And you know, Unseen... I've only read part of the Communist Manifesto, but it's not really that horrible as an idea, either. Now, I do not think it should be implemented, but the intention is not evil by any means. The real problem is people corrupting all great "isms" and subverting them to their own ends, and giving them bad reputations.
There is nothing wrong with Socialism, nor is there anything really wrong with Communism.
Now, I may be biased because I grew up in a Communist country, and life was pretty damn good, until Tito died and the rest of the politicians tore the country to shreds in a frenzy of religious and ethnic bigotry. Under Tito, we had no lower class, everyone had free health care ( I had 2 surgeries as a child and it cost my parents nothing), and so on. It goes back to the old saying. Power corrupts. Absolute power corrupts absolutely. That is sadly the case most of the time.
Cara is spot on by saying that people corrupt the "isms." The thing is that people like the GOP link every ideal of Socialism and Communism to Stalin and Mao, who were the great evils of the Cold War, and the States did all in their power to distance themselves from any common values or ideals of Stalin's Communism.
Well, one hears it said that socialism saps the incentive to be entrepreneurial and inventive. First, by providing the basics so that one doesn't have to concentrate on how to provide a basic living for oneself and secondly by taxing profits, which is a disincentive to being entrepreneurial.
Yeah, but I don't think there's a true example of that. Is there? When I know my basic needs are met (health, food, safety, a roof over my head), I feel empowered to go out and add to my quality of life. Sure, I think there will always be lazy people, but I have a hard time believing your average person just wants to sit around "enjoying" only his/her basic needs without desiring the extras. I don't think government should provide the extras; just ensure we're all healthy and educated, because I believe that makes society and cultures better for everyone.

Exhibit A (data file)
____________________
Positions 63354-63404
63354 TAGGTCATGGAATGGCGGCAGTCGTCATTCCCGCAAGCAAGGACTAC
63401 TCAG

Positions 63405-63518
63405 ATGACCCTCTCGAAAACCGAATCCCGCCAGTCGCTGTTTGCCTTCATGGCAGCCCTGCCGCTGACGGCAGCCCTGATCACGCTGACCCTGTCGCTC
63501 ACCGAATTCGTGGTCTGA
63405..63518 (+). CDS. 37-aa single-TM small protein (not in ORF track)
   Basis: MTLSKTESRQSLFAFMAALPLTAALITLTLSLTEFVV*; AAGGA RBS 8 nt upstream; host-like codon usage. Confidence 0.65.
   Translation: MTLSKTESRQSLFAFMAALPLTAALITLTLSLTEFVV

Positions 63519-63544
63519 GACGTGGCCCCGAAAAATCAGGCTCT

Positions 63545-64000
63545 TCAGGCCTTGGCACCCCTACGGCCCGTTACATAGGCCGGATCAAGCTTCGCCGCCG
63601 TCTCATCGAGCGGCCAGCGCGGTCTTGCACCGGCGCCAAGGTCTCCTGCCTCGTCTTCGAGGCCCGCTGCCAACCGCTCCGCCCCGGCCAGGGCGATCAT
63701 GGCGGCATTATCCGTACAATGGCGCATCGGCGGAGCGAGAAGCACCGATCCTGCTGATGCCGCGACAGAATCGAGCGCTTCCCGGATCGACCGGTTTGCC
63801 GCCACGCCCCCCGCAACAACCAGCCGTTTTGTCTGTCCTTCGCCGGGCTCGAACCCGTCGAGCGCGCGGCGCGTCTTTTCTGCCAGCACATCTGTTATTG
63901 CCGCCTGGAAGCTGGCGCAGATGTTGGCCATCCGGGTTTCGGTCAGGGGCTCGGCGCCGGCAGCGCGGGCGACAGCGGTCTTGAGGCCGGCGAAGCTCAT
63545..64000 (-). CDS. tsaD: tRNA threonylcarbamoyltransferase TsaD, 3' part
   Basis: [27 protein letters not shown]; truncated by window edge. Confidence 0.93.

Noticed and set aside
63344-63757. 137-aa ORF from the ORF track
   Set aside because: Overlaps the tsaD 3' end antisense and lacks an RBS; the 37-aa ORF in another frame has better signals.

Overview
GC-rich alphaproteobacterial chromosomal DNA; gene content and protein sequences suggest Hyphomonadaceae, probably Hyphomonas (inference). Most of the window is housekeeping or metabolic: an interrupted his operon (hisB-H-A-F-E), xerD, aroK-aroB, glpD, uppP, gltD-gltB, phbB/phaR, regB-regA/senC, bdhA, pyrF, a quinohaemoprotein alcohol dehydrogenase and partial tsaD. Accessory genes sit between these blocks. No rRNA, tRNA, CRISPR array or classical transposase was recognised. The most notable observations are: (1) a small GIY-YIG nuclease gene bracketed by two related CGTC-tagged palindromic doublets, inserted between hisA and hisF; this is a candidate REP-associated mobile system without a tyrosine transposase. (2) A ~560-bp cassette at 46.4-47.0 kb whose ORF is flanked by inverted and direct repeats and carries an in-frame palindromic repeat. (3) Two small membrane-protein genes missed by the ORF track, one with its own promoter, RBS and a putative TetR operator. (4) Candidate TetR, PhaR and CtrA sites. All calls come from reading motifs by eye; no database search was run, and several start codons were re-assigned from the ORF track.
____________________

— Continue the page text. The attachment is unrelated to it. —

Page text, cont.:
I think ones such basic things are provided, where everyone is schooled and has equal access to resources, people will work to make this continue to happen. We will no doubt have lazy people, they exist even in a capitalist state where every man for himself is the rule rather than exception, but will have a just society I guess.
Playing devil's advocate, at least in the past, most masterpieces of art were not made by the wealthy and empowered. In fact, most artists suffered. Bach was one artist whose life was fairly comfortable, but he is one of the few. And even he went through periods of need.
You could be right about artists and their needs. In the very distant past, the great art/ architecture commissions were from churches, but artist have always had their issues, Picasso, Van Gough and others had their needs and they were not so rich I guess. This however doesn't address the question of socialism or I did miss the point of your comment?
I'm arguing (as devil's advocate) that if you look at the very best of art (art being one kind of enterprise), not much of it is produced by rich people. Perhaps evening out income and eliminating most of the economic obstacles of life results in mediocritizing creative endeavors(?).
Some say that art is created in cultures with less conflict. How much art is coming out of the Middle East and Africa right now? Those people are just trying to survive until tomorrow. Also, I think there's a consistent level of mental instability in many artists to begin with... also, homeless people. I'd have to look further into this idea that poverty begets creativity; I think there's some correlation here, that does not equal causation.
How much relevant, inspired art...art that will be regarded as classic masterpieces are coming out of comfort? Sure, comfort begets crafty art. Macrame, refrigerator magnets, fluffy romances and mysteries. The best modern novels are coming out of areas where there is conflict and poverty and oppression.
Would Kafka have written anything like The Trial or The Castle had he lived in modern day Sweden instead of Austria-Hungary and Czechoslovakia?
Think also about Poe and his struggles. Would his oeuvre have been written had he not been a poor and struggling writer, but instead had been writing without a worry in the world?
Think about today's most highly-regarded writers in America and Western Europe. How many of them have written anything that 200 or 500 years from now will be considered both masterful and relevant?
Do you really believe there's a chance of ridding the world of strife, to the point there will be no great art?
Honestly, even as an artist, I don't think art justifies suffering if we can get rid of it.
Oh and... there's a lot of pretty epic art being created here in the states in a range of poverty stricken kids, to trust-fund babies attending mega expensive art schools. It's actually been a little discouraging to be up against such an explosion of creativity, and I'd bet that a lot of it comes from people who are not suffering in a way that remotely compares to the "masters". I think there have been mind-bending movies, literature, art, music... and a lot of it has been swallowed up simply because it's coming out at such a rapid pace. Geniuses are probably a dime a dozen currently, and you'll never hear about them... or not for more than 15 minutes.